March 27, 2013

and the best parenting award goes to… nobody

I hate it when I snap at my husband for talking to our son as if he has no idea what we’re saying, and that he’s not a dog that only pays attention to cadence and pitch. He’s old enough that he probably does know exactly what we’re saying and will someday regurgitate choice words for us in all their glory.

I kind of hate it when it seems like I’m more effective at calming our son down. Or getting him to eat. Or whatever. Because it’s just not true. I could be smug at such moments, but I’m not because I hate the idea that somehow my husband might be internalizing some of these moments and assuming his heyday of fathering will come when our son is of a more interacting, active age (you know, walking and talking and itching to build model airplanes).

At every turn, I am reminded just by looking at him that our son needs both of his parents, and different isn’t necessarily wrong when it comes to parenting styles. I see it when he lifts the boy in the air and makes him giggle wildly, or gently tosses him around the bed as if they’re wrestling, or shows the boy his latest art project, or they watch The Simpsons together (the boy’s favorite show, part of his severely limited TV exposure), or even when he convinces him to try eating something that had never occurred to me to feed him.

Who knows, but those moments when I'm cuddling and petting our son  I could be setting my own stage for smothering or over-protecting him as he gets older. I can see that happening since I hear so much about abused children and victims of all kinds of evil. Some days I'm terrified that I'll lose him to some disaster, but I try not to think that way.

There are days when it dawns on me that I might be subconsciously competing for some kind of Best Parenting award. And that’s when I get hen-peckish and I hate it. Lord, help me to see the stick in my eye.

March 12, 2013

11 things I’ve learned in my first year of motherhood

I could go on and on about the minutiae, the tiny details of everyday living, but some things are more important (and worth repeating) than others. In short, I am stunned by my own previous naivety, understandable as it may be. I am humbled by the work of what I do every day and am even more humbled by the work that parents of bigger families do every day (especially stay at home moms and dads). So here are 11 things I’ve learned in my first year of motherhood:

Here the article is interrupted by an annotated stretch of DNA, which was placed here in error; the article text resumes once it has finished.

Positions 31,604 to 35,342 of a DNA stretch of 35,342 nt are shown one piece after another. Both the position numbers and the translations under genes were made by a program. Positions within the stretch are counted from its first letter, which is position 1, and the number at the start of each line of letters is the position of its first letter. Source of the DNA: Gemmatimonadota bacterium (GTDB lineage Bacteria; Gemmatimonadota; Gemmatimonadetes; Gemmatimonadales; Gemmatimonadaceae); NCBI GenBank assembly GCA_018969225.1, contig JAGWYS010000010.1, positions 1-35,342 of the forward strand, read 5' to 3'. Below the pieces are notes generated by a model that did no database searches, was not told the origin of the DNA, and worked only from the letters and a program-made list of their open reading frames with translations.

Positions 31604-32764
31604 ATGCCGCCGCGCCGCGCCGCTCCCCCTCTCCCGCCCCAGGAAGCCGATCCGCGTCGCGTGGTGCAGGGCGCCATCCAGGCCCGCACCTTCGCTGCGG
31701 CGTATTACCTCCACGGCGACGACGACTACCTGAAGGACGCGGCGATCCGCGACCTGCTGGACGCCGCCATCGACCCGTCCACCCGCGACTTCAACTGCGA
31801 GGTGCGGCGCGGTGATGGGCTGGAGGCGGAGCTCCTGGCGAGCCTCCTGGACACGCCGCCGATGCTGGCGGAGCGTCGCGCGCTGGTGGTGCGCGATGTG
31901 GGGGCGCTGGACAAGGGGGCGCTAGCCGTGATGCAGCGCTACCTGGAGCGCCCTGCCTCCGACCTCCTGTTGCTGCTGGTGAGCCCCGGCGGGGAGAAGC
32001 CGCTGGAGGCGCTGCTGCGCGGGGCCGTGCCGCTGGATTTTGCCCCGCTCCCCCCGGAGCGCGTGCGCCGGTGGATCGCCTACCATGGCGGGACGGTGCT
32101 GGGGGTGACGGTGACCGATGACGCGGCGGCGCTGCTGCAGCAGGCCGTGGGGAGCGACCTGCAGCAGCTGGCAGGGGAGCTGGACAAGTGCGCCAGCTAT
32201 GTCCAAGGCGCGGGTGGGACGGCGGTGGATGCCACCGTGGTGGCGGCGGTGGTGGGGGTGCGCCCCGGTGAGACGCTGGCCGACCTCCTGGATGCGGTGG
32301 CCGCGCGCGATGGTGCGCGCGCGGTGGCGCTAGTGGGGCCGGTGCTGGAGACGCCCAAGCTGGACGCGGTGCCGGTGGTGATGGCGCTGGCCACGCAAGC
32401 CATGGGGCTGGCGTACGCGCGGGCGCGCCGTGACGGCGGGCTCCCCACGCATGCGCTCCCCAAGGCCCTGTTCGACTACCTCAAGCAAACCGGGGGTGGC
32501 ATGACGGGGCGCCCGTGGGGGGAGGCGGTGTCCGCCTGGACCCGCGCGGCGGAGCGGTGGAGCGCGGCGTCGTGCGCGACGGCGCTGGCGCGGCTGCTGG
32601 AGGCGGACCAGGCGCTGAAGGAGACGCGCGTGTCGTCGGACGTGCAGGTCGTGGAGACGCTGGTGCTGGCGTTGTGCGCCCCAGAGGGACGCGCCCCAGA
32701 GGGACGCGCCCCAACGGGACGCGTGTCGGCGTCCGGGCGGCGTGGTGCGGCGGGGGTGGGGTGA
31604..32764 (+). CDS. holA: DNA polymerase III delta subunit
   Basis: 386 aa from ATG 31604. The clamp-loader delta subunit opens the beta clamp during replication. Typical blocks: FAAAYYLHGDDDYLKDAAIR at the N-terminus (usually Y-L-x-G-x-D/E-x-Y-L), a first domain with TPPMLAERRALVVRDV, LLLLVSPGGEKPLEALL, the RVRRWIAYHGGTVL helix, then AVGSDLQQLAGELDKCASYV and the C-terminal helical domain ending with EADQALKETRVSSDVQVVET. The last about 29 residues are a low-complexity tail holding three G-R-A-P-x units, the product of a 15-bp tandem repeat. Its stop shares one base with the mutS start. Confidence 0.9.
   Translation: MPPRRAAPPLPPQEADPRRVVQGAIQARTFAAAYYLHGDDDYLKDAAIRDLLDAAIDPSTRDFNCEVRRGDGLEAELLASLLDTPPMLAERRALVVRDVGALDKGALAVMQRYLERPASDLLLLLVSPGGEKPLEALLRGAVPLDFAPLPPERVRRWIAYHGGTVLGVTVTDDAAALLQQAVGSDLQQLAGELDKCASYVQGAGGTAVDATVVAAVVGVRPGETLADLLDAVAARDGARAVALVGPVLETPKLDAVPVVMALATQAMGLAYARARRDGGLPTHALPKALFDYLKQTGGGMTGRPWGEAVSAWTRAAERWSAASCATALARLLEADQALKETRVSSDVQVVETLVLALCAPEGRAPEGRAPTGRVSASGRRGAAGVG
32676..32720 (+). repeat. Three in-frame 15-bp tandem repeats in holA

1. My capacity for love has grown exponentially and expanded in directions I never thought possible. Of course that’s love for my son, but also for my husband as I have watched him become a father.
  2. Parenting is hard. Even on the good days – and there are plenty of good days when I force myself to take in the day as a whole instead of nitpicking the hard moments like crying that I can’t resolve and exploding diapers that change my idea of cleanliness. I suspect that it doesn't get easier, but instead the dynamics constantly change. So I get used to doing things one way and he grows out of the need for it. Never a dull day!
  3. I am forced, continually, to live in the moment. I’m surrounded by a never-ending list of wish-I-could-do’s, chores, meal planning, bill paying, and other comparatively meaningless stuff. But when my son is hungry and it’s time to feed him, or he’s tired and it’s time for the bedtime ritual, or he’s playing with his foam letters in the bathtub, or he’s getting into something I’d rather he didn’t (which, right now, is about every 45 seconds), I can’t think about all that stuff. I have to be right there with him, giving him what he needs and what he doesn't know he needs such as my lavish love and affection, gentle guiding discipline, and words he can memorize to help him communicate.
  4. I am strong. Stronger than I thought I’d ever be on the inside, stronger than I was a year ago, and stronger on the outside since my son weighs about 26 pounds and I’m picking him up about 345 times a day.